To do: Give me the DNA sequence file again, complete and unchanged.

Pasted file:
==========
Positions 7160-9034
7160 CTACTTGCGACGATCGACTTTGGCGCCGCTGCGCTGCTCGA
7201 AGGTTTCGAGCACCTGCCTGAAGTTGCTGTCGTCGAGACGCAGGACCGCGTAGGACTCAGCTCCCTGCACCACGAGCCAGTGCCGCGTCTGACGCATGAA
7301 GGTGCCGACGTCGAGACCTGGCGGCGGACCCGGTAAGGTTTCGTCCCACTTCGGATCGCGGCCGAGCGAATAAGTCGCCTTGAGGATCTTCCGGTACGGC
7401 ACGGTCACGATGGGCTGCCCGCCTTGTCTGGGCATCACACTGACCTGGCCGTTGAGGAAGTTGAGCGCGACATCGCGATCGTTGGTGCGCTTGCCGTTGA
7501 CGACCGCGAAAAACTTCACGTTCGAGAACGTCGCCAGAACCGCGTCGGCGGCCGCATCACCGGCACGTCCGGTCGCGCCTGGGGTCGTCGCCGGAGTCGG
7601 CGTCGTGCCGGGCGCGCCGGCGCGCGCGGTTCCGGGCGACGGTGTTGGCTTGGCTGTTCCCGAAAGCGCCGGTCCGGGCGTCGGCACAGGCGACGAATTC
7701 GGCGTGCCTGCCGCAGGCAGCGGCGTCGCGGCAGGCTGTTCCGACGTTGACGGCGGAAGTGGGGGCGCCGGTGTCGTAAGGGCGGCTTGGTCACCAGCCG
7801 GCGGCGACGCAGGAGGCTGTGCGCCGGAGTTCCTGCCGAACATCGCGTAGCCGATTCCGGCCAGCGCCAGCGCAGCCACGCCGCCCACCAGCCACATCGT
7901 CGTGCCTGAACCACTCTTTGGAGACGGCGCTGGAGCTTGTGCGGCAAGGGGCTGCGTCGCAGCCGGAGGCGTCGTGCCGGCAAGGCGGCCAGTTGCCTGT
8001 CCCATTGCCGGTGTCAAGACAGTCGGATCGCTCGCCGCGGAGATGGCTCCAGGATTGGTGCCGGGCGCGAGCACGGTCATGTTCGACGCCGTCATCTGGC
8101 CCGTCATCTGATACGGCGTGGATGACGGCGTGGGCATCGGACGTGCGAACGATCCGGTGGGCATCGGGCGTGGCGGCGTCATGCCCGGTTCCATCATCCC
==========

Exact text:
Positions 7160-9034
7160 CTACTTGCGACGATCGACTTTGGCGCCGCTGCGCTGCTCGA
7201 AGGTTTCGAGCACCTGCCTGAAGTTGCTGTCGTCGAGACGCAGGACCGCGTAGGACTCAGCTCCCTGCACCACGAGCCAGTGCCGCGTCTGACGCATGAA
7301 GGTGCCGACGTCGAGACCTGGCGGCGGACCCGGTAAGGTTTCGTCCCACTTCGGATCGCGGCCGAGCGAATAAGTCGCCTTGAGGATCTTCCGGTACGGC
7401 ACGGTCACGATGGGCTGCCCGCCTTGTCTGGGCATCACACTGACCTGGCCGTTGAGGAAGTTGAGCGCGACATCGCGATCGTTGGTGCGCTTGCCGTTGA
7501 CGACCGCGAAAAACTTCACGTTCGAGAACGTCGCCAGAACCGCGTCGGCGGCCGCATCACCGGCACGTCCGGTCGCGCCTGGGGTCGTCGCCGGAGTCGG
7601 CGTCGTGCCGGGCGCGCCGGCGCGCGCGGTTCCGGGCGACGGTGTTGGCTTGGCTGTTCCCGAAAGCGCCGGTCCGGGCGTCGGCACAGGCGACGAATTC
7701 GGCGTGCCTGCCGCAGGCAGCGGCGTCGCGGCAGGCTGTTCCGACGTTGACGGCGGAAGTGGGGGCGCCGGTGTCGTAAGGGCGGCTTGGTCACCAGCCG
7801 GCGGCGACGCAGGAGGCTGTGCGCCGGAGTTCCTGCCGAACATCGCGTAGCCGATTCCGGCCAGCGCCAGCGCAGCCACGCCGCCCACCAGCCACATCGT
7901 CGTGCCTGAACCACTCTTTGGAGACGGCGCTGGAGCTTGTGCGGCAAGGGGCTGCGTCGCAGCCGGAGGCGTCGTGCCGGCAAGGCGGCCAGTTGCCTGT
8001 CCCATTGCCGGTGTCAAGACAGTCGGATCGCTCGCCGCGGAGATGGCTCCAGGATTGGTGCCGGGCGCGAGCACGGTCATGTTCGACGCCGTCATCTGGC
8101 CCGTCATCTGATACGGCGTGGATGACGGCGTGGGCATCGGACGTGCGAACGATCCGGTGGGCATCGGGCGTGGCGGCGTCATGCCCGGTTCCATCATCCC